During that stretch, Sen. Begich shifted his public stance on Pebble from neutral to strongly against development of the mine.
“He came out against the mine in a way that he intentionally left the impression that he was also in favor of EPA using this pre-emptive 404(c) authority to kill the mine,” Collier said.
Begich – who previously avowed “that there is no room, no option, no opportunity for any pre-emptive strike” of Pebble permits by EPA – is now refusing to challenge the agency’s preparation to make that strike.
“It is clear to me that the senator wants to have one foot on each side of a fence – he wants to appear as though he is in favor of development in the state of Alaska and yet he doesn’t want to attack EPA for doing things that can stop development in the state of Alaska,” Collier said. “I see it as my role to turn that fence he is straddling into barbed wire.”
During an Apr. 11 teleconference, Sen. Begich leaned further toward EPA’s side of the fence.
“I have made it very clear that whatever they are doing in regards to 404(c), it better be very narrowly focused (to) that deposit only,” Begich responded to a query by Pebble Chairman Shively.
“We cannot afford to have politicians that pre-judge projects and pick projects prior to them being explained in the public and going into the permitting process – that is just wrong!” Shively, a longtime Democrat, admonished.
Federal predeterminationWhether politics factored into EPA’s recent actions at Pebble may be circumstantial, however, there is a clearer line of evidence that the agency was working behind the scenes with individuals and environmental groups against development of the Southwest Alaska copper-gold-molybdenum project.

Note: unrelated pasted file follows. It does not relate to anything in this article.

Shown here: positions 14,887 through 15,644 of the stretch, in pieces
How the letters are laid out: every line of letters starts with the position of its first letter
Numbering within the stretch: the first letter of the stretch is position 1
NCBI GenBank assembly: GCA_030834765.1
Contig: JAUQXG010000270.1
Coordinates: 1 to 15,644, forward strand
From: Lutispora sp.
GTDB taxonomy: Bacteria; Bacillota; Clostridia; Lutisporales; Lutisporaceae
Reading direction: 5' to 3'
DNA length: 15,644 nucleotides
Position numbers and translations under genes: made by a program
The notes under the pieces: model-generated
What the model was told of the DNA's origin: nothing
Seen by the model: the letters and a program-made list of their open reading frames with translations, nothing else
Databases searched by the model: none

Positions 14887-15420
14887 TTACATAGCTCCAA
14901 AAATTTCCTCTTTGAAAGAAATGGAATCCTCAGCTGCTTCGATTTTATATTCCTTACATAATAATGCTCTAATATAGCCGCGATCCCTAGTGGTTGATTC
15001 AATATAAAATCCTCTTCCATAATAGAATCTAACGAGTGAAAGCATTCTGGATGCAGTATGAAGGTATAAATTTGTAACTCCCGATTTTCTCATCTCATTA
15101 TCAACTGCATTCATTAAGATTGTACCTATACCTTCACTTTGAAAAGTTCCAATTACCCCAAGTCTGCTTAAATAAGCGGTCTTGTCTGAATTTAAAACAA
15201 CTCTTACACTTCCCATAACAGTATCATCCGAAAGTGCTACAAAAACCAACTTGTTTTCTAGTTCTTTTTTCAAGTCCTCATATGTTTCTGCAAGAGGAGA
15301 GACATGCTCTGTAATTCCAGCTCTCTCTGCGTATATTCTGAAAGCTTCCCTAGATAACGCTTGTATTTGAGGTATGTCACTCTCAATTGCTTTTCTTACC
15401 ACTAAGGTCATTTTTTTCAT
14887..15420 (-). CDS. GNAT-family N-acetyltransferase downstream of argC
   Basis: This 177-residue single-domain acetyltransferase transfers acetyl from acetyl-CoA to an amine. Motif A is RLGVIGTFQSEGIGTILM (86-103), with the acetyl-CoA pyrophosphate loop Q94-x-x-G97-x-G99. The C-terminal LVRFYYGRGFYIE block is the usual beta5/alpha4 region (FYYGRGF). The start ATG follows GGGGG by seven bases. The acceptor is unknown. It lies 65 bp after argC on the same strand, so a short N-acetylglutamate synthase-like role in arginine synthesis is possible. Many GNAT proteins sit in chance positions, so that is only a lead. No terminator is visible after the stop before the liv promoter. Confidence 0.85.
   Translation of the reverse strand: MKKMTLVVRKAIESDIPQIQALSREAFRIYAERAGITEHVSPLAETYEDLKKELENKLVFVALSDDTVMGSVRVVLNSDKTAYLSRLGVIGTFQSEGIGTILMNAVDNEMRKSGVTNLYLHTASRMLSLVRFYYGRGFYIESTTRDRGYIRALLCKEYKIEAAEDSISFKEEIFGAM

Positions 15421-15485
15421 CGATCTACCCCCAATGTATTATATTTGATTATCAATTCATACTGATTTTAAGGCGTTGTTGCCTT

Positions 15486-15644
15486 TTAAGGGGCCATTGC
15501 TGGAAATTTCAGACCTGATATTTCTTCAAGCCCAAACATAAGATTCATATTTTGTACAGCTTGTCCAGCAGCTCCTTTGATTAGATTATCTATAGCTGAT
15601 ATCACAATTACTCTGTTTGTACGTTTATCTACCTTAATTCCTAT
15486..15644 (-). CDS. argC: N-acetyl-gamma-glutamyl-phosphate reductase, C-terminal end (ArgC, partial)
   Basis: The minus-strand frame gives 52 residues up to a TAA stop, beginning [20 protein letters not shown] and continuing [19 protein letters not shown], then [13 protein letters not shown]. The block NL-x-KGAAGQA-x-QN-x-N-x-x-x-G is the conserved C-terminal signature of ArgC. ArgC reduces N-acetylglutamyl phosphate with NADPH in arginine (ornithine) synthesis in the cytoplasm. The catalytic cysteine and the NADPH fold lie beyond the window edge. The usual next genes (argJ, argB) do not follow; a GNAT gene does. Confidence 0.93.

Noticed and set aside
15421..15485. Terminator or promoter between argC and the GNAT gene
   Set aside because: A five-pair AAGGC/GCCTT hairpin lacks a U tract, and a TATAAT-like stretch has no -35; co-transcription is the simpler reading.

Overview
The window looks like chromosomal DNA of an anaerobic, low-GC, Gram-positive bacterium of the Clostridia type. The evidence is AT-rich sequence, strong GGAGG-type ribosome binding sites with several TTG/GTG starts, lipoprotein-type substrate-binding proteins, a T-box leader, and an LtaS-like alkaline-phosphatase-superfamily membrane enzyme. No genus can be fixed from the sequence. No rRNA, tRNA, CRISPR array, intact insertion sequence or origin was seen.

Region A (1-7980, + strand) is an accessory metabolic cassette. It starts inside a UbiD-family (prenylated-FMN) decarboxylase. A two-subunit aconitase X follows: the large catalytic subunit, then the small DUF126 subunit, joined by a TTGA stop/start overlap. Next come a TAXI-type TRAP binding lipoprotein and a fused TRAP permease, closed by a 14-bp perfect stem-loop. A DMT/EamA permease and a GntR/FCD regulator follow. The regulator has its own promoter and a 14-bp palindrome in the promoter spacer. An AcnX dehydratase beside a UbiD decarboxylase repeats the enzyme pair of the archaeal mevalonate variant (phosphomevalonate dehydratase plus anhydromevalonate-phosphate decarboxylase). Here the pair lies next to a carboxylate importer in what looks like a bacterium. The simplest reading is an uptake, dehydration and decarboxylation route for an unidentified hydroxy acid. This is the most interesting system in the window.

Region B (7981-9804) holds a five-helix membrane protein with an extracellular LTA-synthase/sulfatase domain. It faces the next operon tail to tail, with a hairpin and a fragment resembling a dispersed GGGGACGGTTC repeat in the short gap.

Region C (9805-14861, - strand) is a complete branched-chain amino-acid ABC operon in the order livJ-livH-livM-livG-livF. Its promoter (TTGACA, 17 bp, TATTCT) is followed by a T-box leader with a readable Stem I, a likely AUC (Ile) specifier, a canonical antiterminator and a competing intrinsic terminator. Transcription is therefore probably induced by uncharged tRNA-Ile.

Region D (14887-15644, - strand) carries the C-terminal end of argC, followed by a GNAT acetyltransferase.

“One of the things that is most discouraging about what we have seen with EPA and the watershed assessment is how environmental groups are colluding with the government to shut down the economy,” Shively told the audience at the Arctic Symposium.
This hand-in-hand relationship between anti-Pebble advocates and the federal regulator is evidenced in some 300 pages of documents the Pebble Partnership obtained with U.S. Freedom of Information Act requests.
These documents show that Phillip North, an EPA ecologist based in Kenai, Alaska, was advocating for 404(c) action with agency colleagues as early as 2008. This pre-dates the 2010 request by Alaska Native groups that EPA has said was its motivation to consider such actions.
“Two years prior to the event that EPA has always said led to the watershed assessment, one of their employees was colluding with our opposition and colluding internally to do a pre-emptive veto,” Collier said, alluding to emails from the time.
The documents show that North and others within EPA were in regular contact with a number of Pebble opponents to work out a strategy for carrying out the Bristol Bay Assessment and potentially enforcing a pre-emptive ban on Pebble permits.